Stoffel Overcomes Injury to Post Big Numbers

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Tom Stoffel (Virginia Tech Sports Photography)

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Injuries can be one of the toughest things to handle for an athlete. However, overcoming a serious injury and exceeding the level that you were once at can be all the more sweeter. In his redshirt-junior season, Tom Stoffel has fully recovered from a back injury and been the centerpiece of a powerful Virginia Tech offense.

Stoffel came to Blacksburg and played an integral role in his freshman season, starting 24 games in right field and batting .290. Then came the most difficult circumstance in Stoffel’s baseball career. Leading up to his sophomore season, Stoffel experienced a pain in his back that wouldn’t go away.

“It was like two weeks before sophomore season, we didn’t really pinpoint it to anything, but I was just hitting and felt a little something in my back,” said Stoffel. “Didn’t know what it really was at first. I thought it was just a muscular thing, and I just kept trying to play through it. I was able to pitch with it, but I couldn’t hit. It hurt too bad hitting. I got the MRI and stuff like that. Came back and it was a stress fracture in my back, L5 I believe.”

A back injury for any athlete leads to a lot of unanswered questions and an uncertain recovery time. For Stoffel, that was exactly the case.

“For one, you don’t want to see any of your guys get hurt ever,” head coach Pat Mason said. “There’s different types of injuries. When you’re dealing with a back injury, there’s a lot of gray area with back injuries and how severe his was. Rest was the best medicine for him. You don’t know if or how it’s going to heal. Surgery route for him was not really a good option for him in terms of trying to play baseball again. It was challenging, it was touch and go. A lot of trial and error. In terms of his development, I think he’s right on pace now. You see last year, again that injury lingered for the whole year. He was a game time decision almost the whole season. Now two years removed from it, he’s able to play every night, take BP every night, take BP during practice, and do everything normal. Now you’re starting to see where his talent level is.”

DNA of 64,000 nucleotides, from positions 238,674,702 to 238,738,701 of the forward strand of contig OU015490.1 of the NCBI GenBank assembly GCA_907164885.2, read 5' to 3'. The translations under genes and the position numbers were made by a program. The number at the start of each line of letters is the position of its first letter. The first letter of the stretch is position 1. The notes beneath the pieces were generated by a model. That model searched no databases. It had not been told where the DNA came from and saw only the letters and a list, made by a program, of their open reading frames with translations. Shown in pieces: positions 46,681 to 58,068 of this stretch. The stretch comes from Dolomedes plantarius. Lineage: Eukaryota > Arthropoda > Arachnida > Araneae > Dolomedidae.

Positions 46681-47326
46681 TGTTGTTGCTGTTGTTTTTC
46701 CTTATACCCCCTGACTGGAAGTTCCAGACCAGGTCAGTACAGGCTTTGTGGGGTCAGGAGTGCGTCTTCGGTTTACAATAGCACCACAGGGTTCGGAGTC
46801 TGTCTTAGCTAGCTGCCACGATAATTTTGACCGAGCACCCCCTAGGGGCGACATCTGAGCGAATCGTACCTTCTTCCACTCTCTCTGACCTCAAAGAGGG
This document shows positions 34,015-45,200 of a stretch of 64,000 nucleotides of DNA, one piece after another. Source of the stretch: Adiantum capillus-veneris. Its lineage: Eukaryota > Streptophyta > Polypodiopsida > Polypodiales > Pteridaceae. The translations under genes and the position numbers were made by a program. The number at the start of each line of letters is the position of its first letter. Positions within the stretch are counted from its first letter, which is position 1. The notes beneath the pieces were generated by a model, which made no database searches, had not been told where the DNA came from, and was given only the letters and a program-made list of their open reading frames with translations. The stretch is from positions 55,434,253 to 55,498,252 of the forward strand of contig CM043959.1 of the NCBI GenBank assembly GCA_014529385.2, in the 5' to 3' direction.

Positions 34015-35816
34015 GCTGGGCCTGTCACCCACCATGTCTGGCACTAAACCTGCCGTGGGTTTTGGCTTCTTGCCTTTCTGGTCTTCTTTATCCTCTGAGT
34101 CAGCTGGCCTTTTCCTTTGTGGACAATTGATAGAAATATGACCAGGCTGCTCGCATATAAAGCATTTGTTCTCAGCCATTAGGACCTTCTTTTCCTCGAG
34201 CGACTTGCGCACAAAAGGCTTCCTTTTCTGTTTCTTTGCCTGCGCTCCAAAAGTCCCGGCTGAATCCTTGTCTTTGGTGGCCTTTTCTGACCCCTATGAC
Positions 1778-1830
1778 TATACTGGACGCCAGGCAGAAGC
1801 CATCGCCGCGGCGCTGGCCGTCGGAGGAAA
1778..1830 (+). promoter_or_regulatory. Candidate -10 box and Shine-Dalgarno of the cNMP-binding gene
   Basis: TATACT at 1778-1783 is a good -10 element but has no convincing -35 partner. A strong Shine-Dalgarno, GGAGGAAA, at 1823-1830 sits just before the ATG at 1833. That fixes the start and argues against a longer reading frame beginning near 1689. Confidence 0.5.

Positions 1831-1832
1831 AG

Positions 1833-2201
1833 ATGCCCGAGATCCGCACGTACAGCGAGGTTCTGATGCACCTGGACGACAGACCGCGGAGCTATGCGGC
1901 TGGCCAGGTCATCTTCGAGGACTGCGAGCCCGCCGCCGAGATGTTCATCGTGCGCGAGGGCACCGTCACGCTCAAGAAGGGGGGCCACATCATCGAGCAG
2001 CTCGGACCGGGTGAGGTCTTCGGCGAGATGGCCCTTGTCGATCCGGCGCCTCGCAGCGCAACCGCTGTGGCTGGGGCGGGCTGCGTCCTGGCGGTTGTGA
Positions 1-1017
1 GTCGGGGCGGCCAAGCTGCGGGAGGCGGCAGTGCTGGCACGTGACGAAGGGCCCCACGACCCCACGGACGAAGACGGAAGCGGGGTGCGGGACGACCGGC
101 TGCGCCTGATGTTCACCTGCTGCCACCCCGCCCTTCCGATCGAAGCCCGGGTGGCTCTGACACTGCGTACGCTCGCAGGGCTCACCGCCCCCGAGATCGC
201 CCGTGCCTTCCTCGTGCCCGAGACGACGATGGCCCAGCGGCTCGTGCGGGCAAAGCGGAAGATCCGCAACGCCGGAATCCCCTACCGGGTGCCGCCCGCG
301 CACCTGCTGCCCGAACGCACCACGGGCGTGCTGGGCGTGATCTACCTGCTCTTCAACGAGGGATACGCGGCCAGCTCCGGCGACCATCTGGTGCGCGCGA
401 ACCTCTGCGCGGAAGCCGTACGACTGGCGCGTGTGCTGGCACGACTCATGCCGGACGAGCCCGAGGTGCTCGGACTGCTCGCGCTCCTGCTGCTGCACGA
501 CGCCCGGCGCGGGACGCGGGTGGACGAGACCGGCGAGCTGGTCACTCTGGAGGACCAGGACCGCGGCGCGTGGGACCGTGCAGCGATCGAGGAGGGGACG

While sitting out in 2015 with the back injury was a frustrating time, the Dayton, Ohio native used it as an opportunity to expand his baseball knowledge and pay attention to parts of the game that the average player wouldn’t notice.

“It’s hard,” said Stoffel. “I haven’t had to not play baseball since I was like two years old, so obviously it was an adjustment. I think it definitely gives you a greater appreciation being able to play now. I definitely learned more than I ever learned in my life by getting to sit back and watch the game from a different view from being in the game. It helped a lot in my development, too. It wasn’t all bad, but it’s awesome being able to play now.